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Afghanistan’s angry Norwegian bites back
It is both fascinating and horrifying to overhear a bad argument between two old friends. The drama is compelling but you shudder at the pain of each wounding criticism.
I doubt Kai Eide, the U.N.’s top man in Afghanistan, will be holidaying again with his former deputy, Peter Galbraith, after a lacerating row between them over electoral fraud. Once the best of friends, the two have fallen out spectacularly over what should have been done to prevent the ballot stuffing, vote rigging and intrigue that Western powers now publicly admit badly marred the August 20 poll in Afghanistan. Were the stakes not so high, the fight could be brushed off as the consequence of clashing egos and the vagaries of human nature. But the dispute has cast doubt on whether any outcome of the vote can be considered legitimate. A second round may still happen, depending on a recount of suspect votes likely to conclude in a few days. On current trends President Hamid Karzai will emerge the winner, but will look like spoiled goods in the eyes of many in the Obama administration. Obama needs a credible political partner in Kabul to help him sell to Americans the cost in blood and treasure of whatever approach he eventually decides to take on continuing the counter-insurgency fight in Afghanistan.
Galbraith had been making the public running in the argument, charging that his efforts to prevent fraud were blocked and that he was muzzled by Eide, a veteran Norwegian diplomat. When he refused to keep quiet, says Galbraith, he was sacked. Eide’s actions or inactions have helped give the Taliban its greatest strategic victory in eight years of fighting Western forces, Galbraith has told anyone who would listen, including the op-ed pages of major American newspapers.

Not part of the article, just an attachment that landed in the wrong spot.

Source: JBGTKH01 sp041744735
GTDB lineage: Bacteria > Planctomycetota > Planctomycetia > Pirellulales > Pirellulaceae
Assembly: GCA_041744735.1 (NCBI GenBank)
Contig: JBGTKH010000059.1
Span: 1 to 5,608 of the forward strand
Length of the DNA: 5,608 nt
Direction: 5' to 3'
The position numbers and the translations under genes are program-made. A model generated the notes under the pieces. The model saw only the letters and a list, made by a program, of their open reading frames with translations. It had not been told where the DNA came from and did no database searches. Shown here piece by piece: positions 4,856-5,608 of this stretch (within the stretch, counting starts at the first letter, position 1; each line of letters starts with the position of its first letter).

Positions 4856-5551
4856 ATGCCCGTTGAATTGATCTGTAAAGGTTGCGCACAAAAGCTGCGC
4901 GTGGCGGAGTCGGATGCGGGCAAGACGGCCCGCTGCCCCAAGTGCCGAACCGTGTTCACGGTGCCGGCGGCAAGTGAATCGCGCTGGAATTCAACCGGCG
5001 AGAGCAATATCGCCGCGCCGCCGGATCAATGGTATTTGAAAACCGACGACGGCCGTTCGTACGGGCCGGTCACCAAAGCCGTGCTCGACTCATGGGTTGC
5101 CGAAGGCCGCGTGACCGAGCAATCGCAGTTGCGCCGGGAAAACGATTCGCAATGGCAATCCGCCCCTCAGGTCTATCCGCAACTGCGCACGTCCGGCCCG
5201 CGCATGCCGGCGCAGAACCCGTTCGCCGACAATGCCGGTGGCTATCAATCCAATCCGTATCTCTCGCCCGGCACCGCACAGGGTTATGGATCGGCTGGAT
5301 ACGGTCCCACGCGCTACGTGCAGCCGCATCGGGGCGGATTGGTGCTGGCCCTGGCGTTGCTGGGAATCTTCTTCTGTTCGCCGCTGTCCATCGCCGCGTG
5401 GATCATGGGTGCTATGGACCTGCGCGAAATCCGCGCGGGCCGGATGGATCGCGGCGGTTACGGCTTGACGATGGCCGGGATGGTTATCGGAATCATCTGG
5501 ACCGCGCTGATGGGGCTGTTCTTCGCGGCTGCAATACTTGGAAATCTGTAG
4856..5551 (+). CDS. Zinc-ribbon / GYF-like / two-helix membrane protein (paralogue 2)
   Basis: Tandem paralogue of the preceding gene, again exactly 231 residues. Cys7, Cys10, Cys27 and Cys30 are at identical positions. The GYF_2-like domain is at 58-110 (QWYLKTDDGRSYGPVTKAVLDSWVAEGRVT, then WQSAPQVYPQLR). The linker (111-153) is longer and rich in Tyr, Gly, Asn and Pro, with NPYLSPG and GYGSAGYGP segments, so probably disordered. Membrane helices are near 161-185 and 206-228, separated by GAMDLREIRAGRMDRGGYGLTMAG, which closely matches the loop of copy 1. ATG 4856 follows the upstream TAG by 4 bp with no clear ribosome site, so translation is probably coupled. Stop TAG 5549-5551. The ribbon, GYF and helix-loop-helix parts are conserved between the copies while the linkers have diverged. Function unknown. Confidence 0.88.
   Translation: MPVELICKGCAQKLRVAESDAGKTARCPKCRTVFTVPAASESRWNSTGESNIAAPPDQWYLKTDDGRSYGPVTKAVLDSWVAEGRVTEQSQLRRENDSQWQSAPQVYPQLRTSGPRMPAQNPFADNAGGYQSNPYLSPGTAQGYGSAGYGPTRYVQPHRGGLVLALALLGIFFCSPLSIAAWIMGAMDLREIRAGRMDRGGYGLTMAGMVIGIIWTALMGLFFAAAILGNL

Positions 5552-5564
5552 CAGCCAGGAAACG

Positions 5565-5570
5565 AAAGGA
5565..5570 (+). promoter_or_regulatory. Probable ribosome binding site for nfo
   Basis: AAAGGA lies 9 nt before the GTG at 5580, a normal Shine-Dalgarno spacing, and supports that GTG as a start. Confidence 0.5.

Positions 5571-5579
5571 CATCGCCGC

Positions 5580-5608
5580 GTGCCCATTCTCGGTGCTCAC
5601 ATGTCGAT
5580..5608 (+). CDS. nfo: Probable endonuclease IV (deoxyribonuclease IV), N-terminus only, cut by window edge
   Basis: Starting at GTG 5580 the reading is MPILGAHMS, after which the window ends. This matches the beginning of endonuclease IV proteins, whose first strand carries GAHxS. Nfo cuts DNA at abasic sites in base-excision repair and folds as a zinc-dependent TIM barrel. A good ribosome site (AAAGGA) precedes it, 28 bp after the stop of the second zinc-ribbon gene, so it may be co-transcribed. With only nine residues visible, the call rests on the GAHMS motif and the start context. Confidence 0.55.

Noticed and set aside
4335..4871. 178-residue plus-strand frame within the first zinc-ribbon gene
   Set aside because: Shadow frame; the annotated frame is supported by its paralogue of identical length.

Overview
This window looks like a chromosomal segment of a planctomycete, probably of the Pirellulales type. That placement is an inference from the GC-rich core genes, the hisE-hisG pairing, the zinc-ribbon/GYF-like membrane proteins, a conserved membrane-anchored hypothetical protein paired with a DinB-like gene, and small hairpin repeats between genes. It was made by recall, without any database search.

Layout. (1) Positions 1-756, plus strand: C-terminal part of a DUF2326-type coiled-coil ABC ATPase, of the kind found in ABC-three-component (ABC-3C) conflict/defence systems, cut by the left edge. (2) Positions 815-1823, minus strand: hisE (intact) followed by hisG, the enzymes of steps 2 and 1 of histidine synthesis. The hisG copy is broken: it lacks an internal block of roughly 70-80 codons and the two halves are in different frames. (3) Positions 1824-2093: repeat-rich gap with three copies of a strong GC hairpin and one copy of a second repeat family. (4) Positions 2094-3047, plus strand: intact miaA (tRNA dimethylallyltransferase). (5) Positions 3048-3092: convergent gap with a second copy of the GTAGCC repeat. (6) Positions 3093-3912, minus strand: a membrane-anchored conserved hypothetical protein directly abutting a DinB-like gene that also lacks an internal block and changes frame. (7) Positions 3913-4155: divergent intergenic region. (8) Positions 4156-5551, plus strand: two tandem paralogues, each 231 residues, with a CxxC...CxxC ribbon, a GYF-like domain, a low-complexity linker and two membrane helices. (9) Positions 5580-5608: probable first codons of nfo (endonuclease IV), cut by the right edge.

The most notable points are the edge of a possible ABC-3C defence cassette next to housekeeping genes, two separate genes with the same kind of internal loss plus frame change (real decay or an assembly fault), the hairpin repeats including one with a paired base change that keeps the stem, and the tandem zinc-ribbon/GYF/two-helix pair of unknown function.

When Eide finally bit back in public he lined up a silent chorus of Western ambassadors to sit on a podium beside him in Kabul to demonstrate the solid support of ‘the international community.’ (The British, French and U.S. ambassadors seated beside Eide did not take questions, despite one being tossed deliberately at Karl Eikenberry, the U.S. envoy). The mild-mannered Norwegian roused himself into indignant righteousness and, without ever mentioning Galbraith by name, fought back against the charges of having winked at massive fraud by agents of Karzai and castigated his former deputy for discourteously breaching confidences.
From my chair in the room it seemed Eide was most hurt by what he said was Galbraith’s use against him of remarks made while the former US diplomat was a guest in his house for over two months. “My view is that private discussions around the dinner table should remain private.”
The allegations “have been an attack on my integrity,” said Eide. “It’s not dignifed, not fair and not true,” he said, adding in a resigned finale, “but that’s the way it is.”
While watching the Eide/Galbraith friendship dissolve in such a public train wreck I wondered how Afghans were reacting to the squabble. I’m back in Kabul after a year’s absence. The distance, alienation and distrust between Afghans and their foreign helpmates that I saw last October, and which the Taliban promotes, sustains and thrives upon, has not much eased and will not have been helped by this undignified row.